Interview to Jean-Victor Rotger
“Most European countries have reinforced their commitment to biogas and biomethane ”
This month, following our 2020 editorial line: climate challenges, we deal with a technological challenge: the integration of renewable gases in the energy system. We have interviewed Jean-Victor Rotger, Head of Commercial West of France at GRTgaz, who talked to us about the sector and its challenges.
What’s the state of the renewable gas sector in Europe? What countries are in the vanguard of this technology?
In Europe, up to 110 new installations were commissioned in 2019, so there are almost 660 installations in operation with 570 mil Nm3/h or 22TWh of biomethane capacity a year.
Apart from Germany, most European countries have reinforced their commitment to biogas and biomethane from 2012 to 2019. There are two main strategies: on one hand, there are countries with Feed-in-tariffs that ensure the producer steady income and a stable and solid growth rate such as in France and the UK. On the other hand, the countries that support the demand of biomethane fuel, with a lower but more natural growth rate such as Sweden.
At the end of 2019, France had more than 860 biogas production units, 123 out of them inject biomethane into the natural gas grid. The strong growth observed in 2018 increased in 2019: +73% of the injected volumes.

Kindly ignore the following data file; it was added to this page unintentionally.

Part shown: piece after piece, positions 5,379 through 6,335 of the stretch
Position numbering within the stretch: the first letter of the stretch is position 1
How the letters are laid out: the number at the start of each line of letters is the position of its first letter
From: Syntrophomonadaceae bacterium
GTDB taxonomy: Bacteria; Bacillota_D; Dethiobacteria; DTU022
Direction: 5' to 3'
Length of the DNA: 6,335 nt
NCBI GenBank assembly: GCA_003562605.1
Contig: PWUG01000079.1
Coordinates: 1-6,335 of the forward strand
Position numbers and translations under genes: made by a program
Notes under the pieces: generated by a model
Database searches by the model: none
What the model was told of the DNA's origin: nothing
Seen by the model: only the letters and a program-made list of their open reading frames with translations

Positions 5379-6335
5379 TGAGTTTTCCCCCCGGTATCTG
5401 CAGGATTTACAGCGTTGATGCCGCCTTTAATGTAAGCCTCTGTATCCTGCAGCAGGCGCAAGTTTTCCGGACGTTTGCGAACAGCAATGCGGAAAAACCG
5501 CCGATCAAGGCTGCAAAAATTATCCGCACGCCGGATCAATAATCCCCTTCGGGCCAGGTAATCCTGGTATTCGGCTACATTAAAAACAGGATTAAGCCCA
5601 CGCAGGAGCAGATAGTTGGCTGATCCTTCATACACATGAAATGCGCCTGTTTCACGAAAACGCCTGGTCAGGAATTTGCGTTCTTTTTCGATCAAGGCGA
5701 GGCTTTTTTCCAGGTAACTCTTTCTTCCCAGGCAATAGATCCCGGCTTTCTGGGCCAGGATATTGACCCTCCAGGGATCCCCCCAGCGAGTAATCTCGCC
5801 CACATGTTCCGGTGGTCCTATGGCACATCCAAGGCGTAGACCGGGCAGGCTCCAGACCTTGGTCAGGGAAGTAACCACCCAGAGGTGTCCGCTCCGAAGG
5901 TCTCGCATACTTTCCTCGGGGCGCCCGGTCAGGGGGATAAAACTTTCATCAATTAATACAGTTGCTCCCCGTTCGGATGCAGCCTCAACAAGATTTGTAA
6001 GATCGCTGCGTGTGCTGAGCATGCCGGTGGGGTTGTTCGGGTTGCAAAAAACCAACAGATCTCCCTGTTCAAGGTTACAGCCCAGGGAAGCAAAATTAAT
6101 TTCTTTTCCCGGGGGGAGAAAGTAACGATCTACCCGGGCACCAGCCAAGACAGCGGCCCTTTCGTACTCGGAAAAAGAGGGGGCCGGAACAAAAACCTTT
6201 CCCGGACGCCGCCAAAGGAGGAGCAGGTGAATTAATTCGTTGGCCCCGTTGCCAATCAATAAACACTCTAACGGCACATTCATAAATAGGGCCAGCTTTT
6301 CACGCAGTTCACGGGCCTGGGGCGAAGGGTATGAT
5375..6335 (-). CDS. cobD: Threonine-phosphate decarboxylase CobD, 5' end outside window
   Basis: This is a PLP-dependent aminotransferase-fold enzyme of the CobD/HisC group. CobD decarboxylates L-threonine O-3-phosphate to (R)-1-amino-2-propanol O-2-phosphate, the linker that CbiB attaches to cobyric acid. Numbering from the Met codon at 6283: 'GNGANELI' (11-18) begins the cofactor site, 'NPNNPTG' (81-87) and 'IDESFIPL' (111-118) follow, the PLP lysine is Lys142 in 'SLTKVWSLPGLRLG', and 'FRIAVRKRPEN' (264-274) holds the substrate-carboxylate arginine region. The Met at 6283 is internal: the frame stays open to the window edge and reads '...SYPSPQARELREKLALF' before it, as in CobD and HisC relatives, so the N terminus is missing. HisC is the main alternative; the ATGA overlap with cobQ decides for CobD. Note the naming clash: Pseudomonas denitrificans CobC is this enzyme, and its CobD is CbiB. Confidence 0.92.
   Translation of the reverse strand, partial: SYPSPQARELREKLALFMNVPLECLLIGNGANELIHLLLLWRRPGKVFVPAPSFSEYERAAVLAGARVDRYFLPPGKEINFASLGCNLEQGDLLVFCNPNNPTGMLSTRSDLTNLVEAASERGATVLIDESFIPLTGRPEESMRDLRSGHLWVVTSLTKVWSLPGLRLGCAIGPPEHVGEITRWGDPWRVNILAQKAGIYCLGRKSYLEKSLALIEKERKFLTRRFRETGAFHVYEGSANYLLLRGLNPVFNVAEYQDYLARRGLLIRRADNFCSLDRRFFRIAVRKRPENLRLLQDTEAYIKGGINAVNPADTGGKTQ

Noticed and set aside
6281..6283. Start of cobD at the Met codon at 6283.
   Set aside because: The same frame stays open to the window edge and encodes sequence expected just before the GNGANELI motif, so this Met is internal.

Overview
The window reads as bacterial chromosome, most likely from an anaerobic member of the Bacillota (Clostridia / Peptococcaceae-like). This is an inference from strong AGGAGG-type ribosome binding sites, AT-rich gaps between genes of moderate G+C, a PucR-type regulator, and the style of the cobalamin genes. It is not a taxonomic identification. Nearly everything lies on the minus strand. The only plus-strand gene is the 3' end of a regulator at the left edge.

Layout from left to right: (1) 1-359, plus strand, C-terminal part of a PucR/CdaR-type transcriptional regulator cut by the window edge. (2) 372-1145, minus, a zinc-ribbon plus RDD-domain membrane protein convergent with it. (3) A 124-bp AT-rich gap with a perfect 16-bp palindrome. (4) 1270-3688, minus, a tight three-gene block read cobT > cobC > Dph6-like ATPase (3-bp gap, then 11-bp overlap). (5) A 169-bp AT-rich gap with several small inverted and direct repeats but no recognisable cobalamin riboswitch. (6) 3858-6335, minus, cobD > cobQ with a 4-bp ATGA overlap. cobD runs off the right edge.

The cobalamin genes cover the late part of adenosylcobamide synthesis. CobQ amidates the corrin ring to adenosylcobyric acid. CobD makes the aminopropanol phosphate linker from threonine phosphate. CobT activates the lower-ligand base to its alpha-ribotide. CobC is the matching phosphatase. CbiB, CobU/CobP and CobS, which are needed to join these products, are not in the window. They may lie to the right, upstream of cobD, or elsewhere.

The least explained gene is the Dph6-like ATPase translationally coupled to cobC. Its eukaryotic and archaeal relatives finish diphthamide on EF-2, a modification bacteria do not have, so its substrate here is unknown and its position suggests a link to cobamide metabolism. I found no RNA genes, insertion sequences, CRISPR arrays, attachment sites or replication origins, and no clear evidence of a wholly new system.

Where do the generated biogas and biomethane come from?
Germany, the UK and Austria are the only countries that use energy crops to produce biomethane. France, Denmark and the Netherlands focus on the reutilization of farming waste materials, while other European countries use domestic or industrial organic waste. The co-digestion process used in Sweden, Switzerland and Denmark allow them to use farming, domestic or industrial waste to produce biomethane and makes the development of units with a larger capacity easier.
Image 1 – Share of feedstocks used by country
In France, most of the biomethane comes from farming waste materials and the 6 different main kind of biomethane installations are growing. The 6 main installations of this kind are Autonomous Farming Installation, developed by one or more farmers or by a property structure mainly made up of one or more farmers, over 90% of the production comes from the farming waste materials. Territorial Farming Installation, developed by a farmer, a farmer collective or by a property structure mainly made up of one or more farmers, over 50% of the production comes from the farming waste materials and they add territorial waste materials −industry, STEP or others.−
Another kind of installations are Territorial Industrial Installations. They are operated by a project developer or one or more industries, they use territorial waste materials from industries, STEPs or others.
There are also installations that use organic waste materials and biowaste and are managed by a community, society, waste management association or one or more industries. They methanize the organic waste fraction of domestic waste materials after being processed in a factory or selectively separated.
Other installations are STEPS, that use urban and industrial waste materials, and Storage Installations for Non-Dangerous Waste Materials.
Image 2 – Different Biomethane Installations in France